A LIFELINE diabetes unit at Inverclyde Royal has received essential new equipment thanks to kind bank staff.

Nurses and doctors from the diabetes team say a donation from employees at the RBS Mortgage Centre will prove vital.

The generous RBS workers raised almost £700 for the unit, which has been used to buy a fridge where insulin and hypo treatments can be stored and easily accessed.

The money has also enabled the team to purchase a colour printer and a laminator which allows nurses to provide patients with easy-to-follow colour coded treatment advice to help them manage their conditions.

Other items which will make a big difference to the unit include a kettle and cups so staff can make patients, especially the elderly, a cup of tea.

Dorothy McMenemie, a specialist diabetes nurse, said: "This donation means we now have a fridge which we can use for insulin instead of having to go to the ward to get some.

"The other thing is that we have a baby clinic, so we can now heat their bottles.

"It is also important that we now have access to hypo treatment as we can store them in the fridge."

Staff from the complaints department at the RBS Mortgage Centre have been determined to help people with diabetes.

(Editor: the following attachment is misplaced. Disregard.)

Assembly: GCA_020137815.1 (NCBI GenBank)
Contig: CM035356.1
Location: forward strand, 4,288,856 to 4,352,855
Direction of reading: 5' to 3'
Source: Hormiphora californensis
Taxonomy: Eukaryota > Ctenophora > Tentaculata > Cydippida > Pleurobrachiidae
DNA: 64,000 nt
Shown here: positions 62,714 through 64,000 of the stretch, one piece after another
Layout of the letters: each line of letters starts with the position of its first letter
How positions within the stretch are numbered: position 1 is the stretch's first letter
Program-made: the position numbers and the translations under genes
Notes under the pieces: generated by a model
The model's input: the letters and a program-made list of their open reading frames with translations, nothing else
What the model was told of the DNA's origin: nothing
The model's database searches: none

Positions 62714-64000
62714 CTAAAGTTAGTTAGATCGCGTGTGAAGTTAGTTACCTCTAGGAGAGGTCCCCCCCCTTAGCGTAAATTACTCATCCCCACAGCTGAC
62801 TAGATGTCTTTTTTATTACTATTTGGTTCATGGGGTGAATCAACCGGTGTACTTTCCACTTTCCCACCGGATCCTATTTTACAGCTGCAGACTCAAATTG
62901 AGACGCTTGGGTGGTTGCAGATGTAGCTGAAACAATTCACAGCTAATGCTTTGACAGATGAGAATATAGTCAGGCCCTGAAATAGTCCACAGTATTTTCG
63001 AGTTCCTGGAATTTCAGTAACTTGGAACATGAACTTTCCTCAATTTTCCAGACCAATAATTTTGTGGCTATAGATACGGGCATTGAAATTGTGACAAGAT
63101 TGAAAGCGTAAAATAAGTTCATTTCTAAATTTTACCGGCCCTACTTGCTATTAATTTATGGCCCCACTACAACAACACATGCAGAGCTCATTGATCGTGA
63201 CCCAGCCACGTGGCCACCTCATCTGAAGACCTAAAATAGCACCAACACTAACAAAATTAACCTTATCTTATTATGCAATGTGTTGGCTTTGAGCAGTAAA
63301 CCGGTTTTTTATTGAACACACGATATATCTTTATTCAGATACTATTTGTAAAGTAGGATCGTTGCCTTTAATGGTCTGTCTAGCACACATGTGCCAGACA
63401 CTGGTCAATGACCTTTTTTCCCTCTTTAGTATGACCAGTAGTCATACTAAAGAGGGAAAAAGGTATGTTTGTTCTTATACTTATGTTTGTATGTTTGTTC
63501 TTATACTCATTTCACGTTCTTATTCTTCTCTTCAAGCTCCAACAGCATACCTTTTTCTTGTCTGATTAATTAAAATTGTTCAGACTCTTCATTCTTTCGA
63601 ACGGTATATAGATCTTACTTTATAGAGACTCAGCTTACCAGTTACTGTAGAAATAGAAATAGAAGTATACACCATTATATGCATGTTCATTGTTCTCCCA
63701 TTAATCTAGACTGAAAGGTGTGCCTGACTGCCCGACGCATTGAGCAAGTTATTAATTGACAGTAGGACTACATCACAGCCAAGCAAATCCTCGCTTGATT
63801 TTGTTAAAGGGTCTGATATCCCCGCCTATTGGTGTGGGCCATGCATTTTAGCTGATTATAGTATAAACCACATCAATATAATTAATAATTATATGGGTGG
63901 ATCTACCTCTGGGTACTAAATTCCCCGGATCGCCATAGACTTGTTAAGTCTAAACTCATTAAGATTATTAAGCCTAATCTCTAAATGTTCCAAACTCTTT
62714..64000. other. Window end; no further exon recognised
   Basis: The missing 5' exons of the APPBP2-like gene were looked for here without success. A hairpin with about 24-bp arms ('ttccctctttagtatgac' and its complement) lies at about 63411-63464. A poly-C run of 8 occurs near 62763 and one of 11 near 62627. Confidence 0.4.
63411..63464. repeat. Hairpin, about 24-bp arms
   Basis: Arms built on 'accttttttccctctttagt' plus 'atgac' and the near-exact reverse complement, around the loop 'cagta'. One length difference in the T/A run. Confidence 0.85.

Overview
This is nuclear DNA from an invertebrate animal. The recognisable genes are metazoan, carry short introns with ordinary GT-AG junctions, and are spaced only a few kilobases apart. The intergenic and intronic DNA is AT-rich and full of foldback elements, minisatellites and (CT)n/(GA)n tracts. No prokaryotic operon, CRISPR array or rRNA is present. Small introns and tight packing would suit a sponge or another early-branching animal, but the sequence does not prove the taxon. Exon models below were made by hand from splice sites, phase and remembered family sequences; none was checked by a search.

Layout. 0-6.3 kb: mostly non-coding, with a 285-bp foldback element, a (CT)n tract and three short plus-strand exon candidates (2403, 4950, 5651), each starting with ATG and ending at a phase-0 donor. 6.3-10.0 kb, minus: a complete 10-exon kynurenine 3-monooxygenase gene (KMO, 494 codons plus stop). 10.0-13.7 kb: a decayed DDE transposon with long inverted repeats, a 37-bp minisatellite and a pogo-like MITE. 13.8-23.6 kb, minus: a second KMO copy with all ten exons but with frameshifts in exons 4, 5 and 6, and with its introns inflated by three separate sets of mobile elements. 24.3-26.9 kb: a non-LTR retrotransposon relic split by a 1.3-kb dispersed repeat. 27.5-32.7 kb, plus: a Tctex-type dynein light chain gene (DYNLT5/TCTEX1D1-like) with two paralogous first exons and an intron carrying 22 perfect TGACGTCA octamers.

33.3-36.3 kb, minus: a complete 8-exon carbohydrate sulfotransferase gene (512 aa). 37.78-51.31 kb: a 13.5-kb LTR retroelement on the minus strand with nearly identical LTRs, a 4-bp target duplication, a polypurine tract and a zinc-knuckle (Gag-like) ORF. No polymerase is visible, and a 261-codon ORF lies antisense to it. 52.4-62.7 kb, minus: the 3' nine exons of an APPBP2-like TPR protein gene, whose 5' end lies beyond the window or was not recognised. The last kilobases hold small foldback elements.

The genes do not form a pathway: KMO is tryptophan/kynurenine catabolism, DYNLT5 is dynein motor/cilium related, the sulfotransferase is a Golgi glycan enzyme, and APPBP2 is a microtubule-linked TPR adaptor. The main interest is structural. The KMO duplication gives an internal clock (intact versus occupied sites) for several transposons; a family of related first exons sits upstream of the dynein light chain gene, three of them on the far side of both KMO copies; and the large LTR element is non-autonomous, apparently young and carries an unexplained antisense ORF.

They completed the Edinburgh Kiltwalk in aid of Diabetes UK and raised £1,435.

The staff then raised £682 for the diabetes unit at IRH through weekly £1 donations.

Selina McDougall, a complaints manager at the Mortgage Centre, says the centre picks different charities to support each year.

She suggested that their two small complaints teams help out the diabetes unit where her husband Barry currently attends.

Selina said: "My husband has diabetes so we know what Dorothy and the girls are up against.

"They are amazing as they offer on hand support - people can just drop in."

Selina and her colleagues Sharon Fulton, who is also a complaints handler, and Kelly McGloin, a team manager, were delighted to visit the diabetes unit this week where they met Dorothy and the team including specialist nurses Gaynor Frankgate and Karen McDonald and consultant diabetologist and endocrinologist Dr Mohammed Azharuddin.

Selina said: "I think this place is close to a lot of people's hearts."